Tate’s already a star for the UFC’s foray into the women’s divisions, so she won’t be leaving the UFC any time soon. Her place is likely as the final test before a fighter earns a shot at the crown. Tate will provide fans with many entertaining fights, but she’ll win just a bit more than she loses.

Potential: High

Kelvin Gastelum — split decision victory over Uriah Hall

There’s nothing quite as satisfying as getting picked last, only to come in first. That’s exactly what Kelvin Gastelum did in this season of TUF. After getting overlooked and counted out through the entire tournament, Gastelum managed even to topple the star of the season, Uriah Hall.

Gastelum’s skills are underrated. He’s proven to be a surprising well-rounded fighter. His power carried him to four of his victories prior to entering the TUF house, and that same power helped him advance to the tournament finals. But he accompanies that power with a grappling attack that leads to situations where his opponent has to decide whether they’d rather get punched in the head or give up their back and risk a rear-naked choke finish.

Against Hall, Gastelum used his power to some effect and also gave Hall trouble on the mat. That combination of skills could make Gastelum a real force in the UFC’s middleweight division.

Gastelum is still inexperienced though. He has looked great throughout his run on the reality show and against Hall in the finals, but the overly confident Hall provided the toughest competition Gastelum has faced to date. Whether the Arizona native can continue to win against UFC-caliber competition is still to be seen, but from what he’s shown the world so far, his chances seem high of having a healthy career in the Octagon.

Potential: Medium to High

Uriah Hall — split decision loss to Kelvin Gastelum

Don’t believe the hype. That’s what someone should have told Uriah Hall as he prepared for this fight. Although his time on the show produced impressive results and he appeared to be the next coming of Anderson Silva, Hall is still just a 7-2 (now 7-3) fighter that has a long way to go before he can fill “The Spider’s” shoes.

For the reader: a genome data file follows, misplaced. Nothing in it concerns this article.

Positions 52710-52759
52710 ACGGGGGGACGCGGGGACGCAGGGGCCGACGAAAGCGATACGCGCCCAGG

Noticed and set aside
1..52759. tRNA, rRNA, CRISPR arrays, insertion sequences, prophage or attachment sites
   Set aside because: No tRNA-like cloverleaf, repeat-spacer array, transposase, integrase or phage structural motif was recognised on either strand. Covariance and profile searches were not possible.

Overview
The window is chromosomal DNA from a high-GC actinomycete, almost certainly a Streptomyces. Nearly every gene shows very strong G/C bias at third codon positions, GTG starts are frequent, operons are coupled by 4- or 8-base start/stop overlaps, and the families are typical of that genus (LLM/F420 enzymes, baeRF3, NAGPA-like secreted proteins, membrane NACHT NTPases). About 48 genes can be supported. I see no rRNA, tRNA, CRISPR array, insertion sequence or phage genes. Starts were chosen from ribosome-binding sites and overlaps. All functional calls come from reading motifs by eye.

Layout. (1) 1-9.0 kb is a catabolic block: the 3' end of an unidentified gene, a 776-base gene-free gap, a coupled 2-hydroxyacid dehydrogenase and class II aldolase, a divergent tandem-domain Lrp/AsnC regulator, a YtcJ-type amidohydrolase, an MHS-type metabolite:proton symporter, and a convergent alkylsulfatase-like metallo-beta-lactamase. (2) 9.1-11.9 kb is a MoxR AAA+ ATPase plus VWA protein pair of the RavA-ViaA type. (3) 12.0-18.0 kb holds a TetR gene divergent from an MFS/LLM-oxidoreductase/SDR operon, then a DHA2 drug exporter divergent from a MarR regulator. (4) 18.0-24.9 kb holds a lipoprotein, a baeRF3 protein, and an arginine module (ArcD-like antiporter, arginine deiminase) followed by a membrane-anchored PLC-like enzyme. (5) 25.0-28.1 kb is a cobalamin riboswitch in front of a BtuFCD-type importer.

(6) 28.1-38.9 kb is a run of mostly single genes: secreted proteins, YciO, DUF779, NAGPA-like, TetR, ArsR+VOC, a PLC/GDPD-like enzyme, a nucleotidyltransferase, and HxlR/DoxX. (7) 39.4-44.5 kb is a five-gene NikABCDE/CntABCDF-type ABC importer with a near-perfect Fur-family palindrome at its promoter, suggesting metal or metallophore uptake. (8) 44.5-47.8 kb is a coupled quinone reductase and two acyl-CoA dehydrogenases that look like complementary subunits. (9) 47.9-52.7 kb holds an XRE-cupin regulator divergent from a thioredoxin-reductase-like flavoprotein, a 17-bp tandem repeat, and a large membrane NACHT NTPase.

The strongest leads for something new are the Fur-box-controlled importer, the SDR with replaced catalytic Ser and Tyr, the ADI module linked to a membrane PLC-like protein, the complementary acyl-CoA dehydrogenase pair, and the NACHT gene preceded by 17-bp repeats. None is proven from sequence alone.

Hall’s confidence was a big contributing factor to his downfall in the finals of The Ultimate Fighter tournament. Hall left his hands extremely low and often mimicked Silva’s penchant for backing up to the cage and letting his opponent attack. The thing is, Silva has turned into a master of swagger and show in the cage, but he has been able to back it up. He also knows when to play and when to get down to business. Hall does not.

By leaving his hands down, Hall eventually got clipped by Gastelum, which led to a few rough moments. Hall’s chin could get tested as he proceeds to fight better and better middleweights moving forward. Then, there’s his takedown defense and his ground game. Although Hall did reverse Dylan Andrews in impressive fashion during their fight on the show, he’s not especially skilled in grappling and wrestling. Andrews is not a ground guy either, which made Hall’s efforts there look easy. Against Gastelum, the situation was different.

Prior to his time on TUF, Hall’s losses came at the hands of two men who now rank high on the list of middleweight contenders—Chris Weidman and Costas Philippou. The Philippou loss was a close majority decision, but Weidman was able to take Hall out with strikes in the first round. Can Hall really be an elite middleweight? Yes. But there are many areas where he needs to improve before he can make that climb up the mountain. He was on the wrong side of a split decision in the finals, but his performances on the show likely earn him a lot of leeway with the UFC. He won’t be going anywhere unless he repeatedly fails to provide knockouts in his UFC bouts.